Govt to bring law to regulate experiments on animals

The proposed Animal Welfare Act, 2011 provides for setting up of a Committee for the Purpose of Control and Supervision of Experiments on Animals to prevent persons or institutions from performing experiments on animals.

According to the draft bill, the committee will be authorised to take all measures necessary to ensure that animals are not subjected to unnecessary trauma, pain or suffering before, during or after the performance of experiments on them.

The committee, consisting of a number of officials and non-officials and representatives from Central Zoo Authority, the Veterinary Council of India and members of animal welfare organisations, will be authorised to ensure that the experiments are performed with "due care and humanity". If Parliament passes the proposed bill, those who commit cruelty towards animals will face punishments including imprisonment and heavy penalties.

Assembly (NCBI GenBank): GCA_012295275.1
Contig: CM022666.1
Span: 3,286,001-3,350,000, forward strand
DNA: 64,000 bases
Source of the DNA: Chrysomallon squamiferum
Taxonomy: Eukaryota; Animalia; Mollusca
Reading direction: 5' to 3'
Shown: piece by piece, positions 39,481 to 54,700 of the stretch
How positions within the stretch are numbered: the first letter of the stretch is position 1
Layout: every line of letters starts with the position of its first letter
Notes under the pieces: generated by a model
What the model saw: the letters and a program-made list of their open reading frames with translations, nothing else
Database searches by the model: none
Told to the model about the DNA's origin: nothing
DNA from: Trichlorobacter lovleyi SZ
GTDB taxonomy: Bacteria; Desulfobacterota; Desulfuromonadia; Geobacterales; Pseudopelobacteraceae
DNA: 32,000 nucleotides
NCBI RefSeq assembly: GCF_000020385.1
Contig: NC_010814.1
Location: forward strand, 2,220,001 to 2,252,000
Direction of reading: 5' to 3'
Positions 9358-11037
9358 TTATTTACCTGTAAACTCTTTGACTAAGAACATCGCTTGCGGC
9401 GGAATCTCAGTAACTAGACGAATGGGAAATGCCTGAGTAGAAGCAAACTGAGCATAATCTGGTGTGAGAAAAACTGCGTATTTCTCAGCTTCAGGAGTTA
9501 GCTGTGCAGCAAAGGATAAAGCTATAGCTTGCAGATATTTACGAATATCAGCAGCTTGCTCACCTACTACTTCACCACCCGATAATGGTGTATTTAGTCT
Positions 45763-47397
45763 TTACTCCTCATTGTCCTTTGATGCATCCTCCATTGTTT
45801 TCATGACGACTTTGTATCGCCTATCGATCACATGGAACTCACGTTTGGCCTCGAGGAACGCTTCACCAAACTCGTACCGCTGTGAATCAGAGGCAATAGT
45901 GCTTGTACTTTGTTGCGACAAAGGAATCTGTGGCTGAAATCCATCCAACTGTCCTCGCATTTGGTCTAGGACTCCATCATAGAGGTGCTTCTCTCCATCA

The proposed bill, which prevents repetitive experiments on animals, empowers the committee to ask the institutions to maintain records of various experiments performed by it and to maintain details of various available non-animal alternatives.

In cases where experiments are performed in any institution, the responsibility for such experiments would be on the person in charge of the institution, it says. The Hollywood actress, who reportedly watched a secret video showing that many of the monkeys, rabbits, mice, guinea pigs and other animals have been languishing at the AIIMS, had written a letter to the institute director asking him to release them to a sanctuary.

They are allegedly being caged for use in trials for development of new drugs. The draft bill specifies that experiments involving operations are performed under the influence of "an anaesthetic of sufficient potency" to prevent the animals from feeling pain.

According to it, hospitals, including undergraduate medical colleges, pharmacy colleges, zoology and other degree and diploma colleges and universities should avoid experiments and dissections of animals in their institutes. The ministry has invited comments on the draft legislation, which will replace the existing Prevention of Cruelty to Animals Act 1960, by March 20.

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